Chad is a T-Mobile customer who used to be a Sidekick user. He also still is a Sidekick user, depending on which situation is more advantageous to T-Mobile. See, he signed a new contract and got a shiny new Sidekick last February. Earlier this year, that phone died and he bought an inexpensive Android phone to use while he waits out his contract. T-Mobile is ending Sidekick service soon, and has offered users still under contract the choice of leaving their contracts with no early termination fee, or switching to a different subsidized phone and sticking around. Chad is still under the original contract that he signed when he got his Sidekick last year, but at the same time is not under a Sidekick contract according to T-Mobile, so neither option is open to him.
Recently the people at T-Mobile announced that they were no longer going to be supporting the line of Sidekick devices and that anyone still under contract had the option of upgrading to a limited line of phones or leaving the company with no ETF.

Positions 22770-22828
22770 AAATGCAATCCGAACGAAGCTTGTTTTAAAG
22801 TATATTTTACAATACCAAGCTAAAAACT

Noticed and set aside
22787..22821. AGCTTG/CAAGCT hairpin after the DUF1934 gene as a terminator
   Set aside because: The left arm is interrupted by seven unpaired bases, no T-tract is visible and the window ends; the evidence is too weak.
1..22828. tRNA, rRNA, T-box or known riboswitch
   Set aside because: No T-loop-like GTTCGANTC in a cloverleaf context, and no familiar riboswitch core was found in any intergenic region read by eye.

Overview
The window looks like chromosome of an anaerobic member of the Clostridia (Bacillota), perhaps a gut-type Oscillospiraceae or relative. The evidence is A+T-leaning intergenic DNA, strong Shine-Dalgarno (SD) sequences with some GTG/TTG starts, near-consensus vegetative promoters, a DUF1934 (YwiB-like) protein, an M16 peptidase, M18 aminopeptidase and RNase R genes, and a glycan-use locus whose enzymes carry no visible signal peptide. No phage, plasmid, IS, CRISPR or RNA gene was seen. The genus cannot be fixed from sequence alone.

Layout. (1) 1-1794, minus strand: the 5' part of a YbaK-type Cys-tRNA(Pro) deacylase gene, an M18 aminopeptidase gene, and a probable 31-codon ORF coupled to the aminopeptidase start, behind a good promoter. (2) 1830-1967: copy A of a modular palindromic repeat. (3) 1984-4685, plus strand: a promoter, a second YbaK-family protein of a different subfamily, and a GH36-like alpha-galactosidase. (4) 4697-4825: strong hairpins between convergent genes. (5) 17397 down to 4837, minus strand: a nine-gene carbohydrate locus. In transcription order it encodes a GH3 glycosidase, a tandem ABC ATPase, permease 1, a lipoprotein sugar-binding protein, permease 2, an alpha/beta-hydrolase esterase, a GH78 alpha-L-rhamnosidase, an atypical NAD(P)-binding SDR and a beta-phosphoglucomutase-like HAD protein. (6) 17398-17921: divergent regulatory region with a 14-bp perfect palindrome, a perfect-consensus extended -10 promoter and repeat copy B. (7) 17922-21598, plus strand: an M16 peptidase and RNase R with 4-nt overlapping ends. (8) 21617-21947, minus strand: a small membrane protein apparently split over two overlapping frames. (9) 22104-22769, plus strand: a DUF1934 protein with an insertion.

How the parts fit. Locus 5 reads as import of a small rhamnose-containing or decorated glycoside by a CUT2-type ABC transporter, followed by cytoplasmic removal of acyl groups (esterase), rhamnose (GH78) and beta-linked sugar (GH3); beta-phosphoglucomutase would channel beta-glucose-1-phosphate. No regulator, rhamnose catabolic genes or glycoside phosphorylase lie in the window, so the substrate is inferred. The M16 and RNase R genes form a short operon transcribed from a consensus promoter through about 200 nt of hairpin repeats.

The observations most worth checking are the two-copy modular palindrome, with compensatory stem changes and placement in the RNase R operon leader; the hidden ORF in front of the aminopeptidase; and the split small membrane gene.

Flash back to February of last year. It was a few months after the severe data outage they had where Sidekick users lost all of their data for a few months. I had called them and after some going back and forth they said they would give me a good deal on the Sidekick LX. I took them up on this and I was using the phone until late January of this year when it died. When hat happened I picked up a cheap phone off of Craigslist and decided to wait out the rest of my contract. About a month later they made the announcement they were no longer supporting the device.
Even though I am under contract for a Sidekick, one that broke outside of warranty, they say I must still pay a 200 dollar ETF to leave them. I have no idea what to do and I need help. I think it is unfair that I should have to pay a ETF because the phone broke. If the phone never broke then I would have still been using it and I would have had no issues.
BTW, when the sidekick broke I did not sign a new contract. I purchased the phone used from a third party.
This is one of the many reasons why mobile phone warranties should last the entire length of your contract. Back here in the real world, though, Chad could try writing an executive e-mail carpet bomb to T-Mobile USA execs: other readers have found them effective in making the company see logic.